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Covid-19 and the Healthcare System: Long-Term Implications for Patients and Providers

Updated: Dec 8, 2023

PTSD in healthcare teams: the importance of resilience. How Covid has affected the health care system

It's no secret how valuable the entire health care system has been during the recent pandemic. Nurses, doctors, and healthcare workers across the globe worked tirelessly to treat Covid 19 patients every day.

But what have been the short and long-term effects of Covid 19 on the healthcare system?

The shock was felt across many care areas and people's lives, from finance and socializing to overall health.

Long before the pandemic, the healthcare system faced budget cuts and staff shortages. It's no wonder the effects of Covid dramatically impacted both during and after the pandemic.

Let's take a look at the main effects in more detail.

Impacts of COVID-19

Firstly the impact of Covid itself, the rising death toll, and the effects of serious illness. The media reported the virus was more severe for the elderly, people with underlying health conditions, and those in deprived areas.

The initial concern was freeing enough hospital beds for the inevitable influx of Covid patients. Meaning some patients may have been discharged earlier than usual.

Impact on acute care

Another significant impact of Covid 19 was the postponement of planned treatments for minor and major conditions and surgeries and many online services.

During this time, multiple guidance policies were published about how best to care for Covid 19 patients, making the job more stressful every day.

The number of people attending emergency departments dropped at the pandemic's beginning. There were concerns that urgent conditions such as stroke and heart attacks were not timely treated.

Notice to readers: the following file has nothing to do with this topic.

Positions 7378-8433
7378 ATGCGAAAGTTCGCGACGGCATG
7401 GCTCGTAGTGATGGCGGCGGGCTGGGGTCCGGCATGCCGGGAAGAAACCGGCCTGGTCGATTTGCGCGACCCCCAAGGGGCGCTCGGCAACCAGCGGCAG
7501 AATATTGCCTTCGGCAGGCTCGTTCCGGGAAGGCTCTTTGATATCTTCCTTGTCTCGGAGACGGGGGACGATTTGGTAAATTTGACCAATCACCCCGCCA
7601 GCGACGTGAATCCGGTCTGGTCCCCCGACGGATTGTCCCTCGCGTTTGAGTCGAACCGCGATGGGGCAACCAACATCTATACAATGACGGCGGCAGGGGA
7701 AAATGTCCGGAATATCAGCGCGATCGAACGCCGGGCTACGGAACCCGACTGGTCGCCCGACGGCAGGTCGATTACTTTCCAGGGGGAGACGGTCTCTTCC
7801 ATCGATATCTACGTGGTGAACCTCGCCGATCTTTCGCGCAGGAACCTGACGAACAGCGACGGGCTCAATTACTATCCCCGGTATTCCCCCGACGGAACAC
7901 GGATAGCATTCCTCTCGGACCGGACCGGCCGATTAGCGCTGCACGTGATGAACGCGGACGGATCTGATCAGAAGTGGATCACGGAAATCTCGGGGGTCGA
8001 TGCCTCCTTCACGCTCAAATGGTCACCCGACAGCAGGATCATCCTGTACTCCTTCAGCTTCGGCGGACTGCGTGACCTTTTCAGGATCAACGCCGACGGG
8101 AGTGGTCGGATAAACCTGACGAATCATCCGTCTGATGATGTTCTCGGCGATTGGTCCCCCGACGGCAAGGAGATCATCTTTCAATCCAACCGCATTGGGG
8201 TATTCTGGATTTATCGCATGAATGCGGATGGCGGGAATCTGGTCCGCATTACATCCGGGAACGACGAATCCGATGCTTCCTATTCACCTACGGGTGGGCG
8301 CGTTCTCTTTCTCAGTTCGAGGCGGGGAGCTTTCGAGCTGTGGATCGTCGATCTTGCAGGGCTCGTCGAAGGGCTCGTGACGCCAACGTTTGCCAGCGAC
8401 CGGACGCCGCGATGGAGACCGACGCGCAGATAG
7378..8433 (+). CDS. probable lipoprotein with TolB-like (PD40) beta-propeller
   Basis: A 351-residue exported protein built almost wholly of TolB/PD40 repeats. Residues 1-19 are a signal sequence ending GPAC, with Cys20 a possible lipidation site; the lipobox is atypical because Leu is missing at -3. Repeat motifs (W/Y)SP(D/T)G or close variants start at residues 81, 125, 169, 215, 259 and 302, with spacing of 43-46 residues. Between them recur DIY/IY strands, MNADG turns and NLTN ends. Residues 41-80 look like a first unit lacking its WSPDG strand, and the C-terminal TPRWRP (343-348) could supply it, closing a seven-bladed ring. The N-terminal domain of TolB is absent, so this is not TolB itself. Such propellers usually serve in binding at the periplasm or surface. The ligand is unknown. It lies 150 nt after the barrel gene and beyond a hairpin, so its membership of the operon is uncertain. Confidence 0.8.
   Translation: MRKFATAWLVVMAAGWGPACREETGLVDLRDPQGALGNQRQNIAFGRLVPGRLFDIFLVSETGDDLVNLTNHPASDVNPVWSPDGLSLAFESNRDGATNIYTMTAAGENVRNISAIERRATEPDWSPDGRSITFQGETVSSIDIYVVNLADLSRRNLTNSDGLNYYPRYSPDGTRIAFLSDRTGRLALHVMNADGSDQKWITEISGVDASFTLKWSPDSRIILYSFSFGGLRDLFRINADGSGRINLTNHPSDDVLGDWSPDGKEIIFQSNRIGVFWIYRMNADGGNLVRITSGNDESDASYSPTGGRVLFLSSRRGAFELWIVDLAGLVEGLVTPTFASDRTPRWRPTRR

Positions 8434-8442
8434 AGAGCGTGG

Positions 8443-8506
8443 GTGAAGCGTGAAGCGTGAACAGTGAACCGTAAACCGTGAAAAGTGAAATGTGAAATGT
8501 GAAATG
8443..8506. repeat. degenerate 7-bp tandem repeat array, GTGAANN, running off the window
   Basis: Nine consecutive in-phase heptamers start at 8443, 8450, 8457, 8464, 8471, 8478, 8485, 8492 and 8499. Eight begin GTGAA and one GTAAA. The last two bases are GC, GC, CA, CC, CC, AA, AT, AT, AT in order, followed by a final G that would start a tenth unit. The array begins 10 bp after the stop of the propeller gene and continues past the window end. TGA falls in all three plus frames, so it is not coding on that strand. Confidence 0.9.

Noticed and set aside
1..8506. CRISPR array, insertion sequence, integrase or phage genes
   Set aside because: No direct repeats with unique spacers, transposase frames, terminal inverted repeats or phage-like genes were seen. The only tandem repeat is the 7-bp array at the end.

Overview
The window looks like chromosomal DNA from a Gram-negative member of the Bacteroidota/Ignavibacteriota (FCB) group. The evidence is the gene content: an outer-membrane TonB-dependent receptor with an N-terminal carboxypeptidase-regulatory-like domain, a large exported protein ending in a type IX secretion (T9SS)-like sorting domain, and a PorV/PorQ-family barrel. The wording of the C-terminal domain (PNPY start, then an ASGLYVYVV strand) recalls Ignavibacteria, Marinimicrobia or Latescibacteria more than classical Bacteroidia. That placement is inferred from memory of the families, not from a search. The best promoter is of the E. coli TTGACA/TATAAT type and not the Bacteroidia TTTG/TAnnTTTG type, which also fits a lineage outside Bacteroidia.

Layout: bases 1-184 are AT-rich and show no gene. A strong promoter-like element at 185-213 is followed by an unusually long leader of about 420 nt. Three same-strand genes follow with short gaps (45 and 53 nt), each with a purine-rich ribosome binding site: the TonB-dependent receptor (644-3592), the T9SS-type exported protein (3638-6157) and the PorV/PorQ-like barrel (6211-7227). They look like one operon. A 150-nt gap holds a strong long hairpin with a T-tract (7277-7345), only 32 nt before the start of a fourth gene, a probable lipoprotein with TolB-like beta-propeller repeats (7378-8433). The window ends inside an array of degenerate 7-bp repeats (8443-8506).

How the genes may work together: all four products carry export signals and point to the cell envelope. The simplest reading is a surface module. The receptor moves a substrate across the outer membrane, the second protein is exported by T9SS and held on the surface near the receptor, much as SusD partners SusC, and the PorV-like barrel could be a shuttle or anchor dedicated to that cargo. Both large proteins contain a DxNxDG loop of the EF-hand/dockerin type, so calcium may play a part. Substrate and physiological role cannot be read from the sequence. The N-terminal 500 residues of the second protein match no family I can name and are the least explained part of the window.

Cancer patients also suffered; even though it was advised that these treatments must continue, some areas saw delays in urgent cancer surgeries and chemotherapy as nurses were deployed elsewhere.

Impact on GP and family doctors

People needing less urgent care were also impacted during the pandemic as family doctors could not refer patients to the hospital for further medical testing.

Family doctors also found themselves overnight having to work remotely, taking telephone and video calls from patients and only seeing the most urgent patients face-to-face. This meant some illnesses were left untreated for longer as they were not seen in person until they worsened.

Impact of lockdown and social distancing

There have been many negative impacts from lockdowns; these include loss of income and food insecurity which has contributed to a decline in mental and physical health in many people.

Also, the social decline from prolonged lockdowns and social distancing is clearly evidenced in the rising mental health problems the healthcare system is still seeing two years on.

Children's mental health has also been impacted by multiple school closures, online learning, and a lack of physical socializing with their peers.

Impact on social care

Many areas of the health system entered the pandemic with minimal available beds and budget cuts. A lot of the information that was shared with the public around Covid 19 involved slowing down the spread of the virus to help the healthcare system recover.

Stress levels within the healthcare system had been steadily rising pre-pandemic, a situation only made worse by the virus. Staff turnover was high, with many workers on zero-hour contracts and offering no job stability.

The aftereffects of such stress on individuals working on the front line may take years to unpick.

Are you a nurse feeling overwhelmed and burnt out? Get practical tips and strategies to boost your mental wellness by listening to the Project ReNew Podcast.


  1. What do you remember from the first wave of the pandemic?

  2. Could you see the impact Covid was having on the healthcare system at the time?

  3. What do you think could have been improved during the pandemic?



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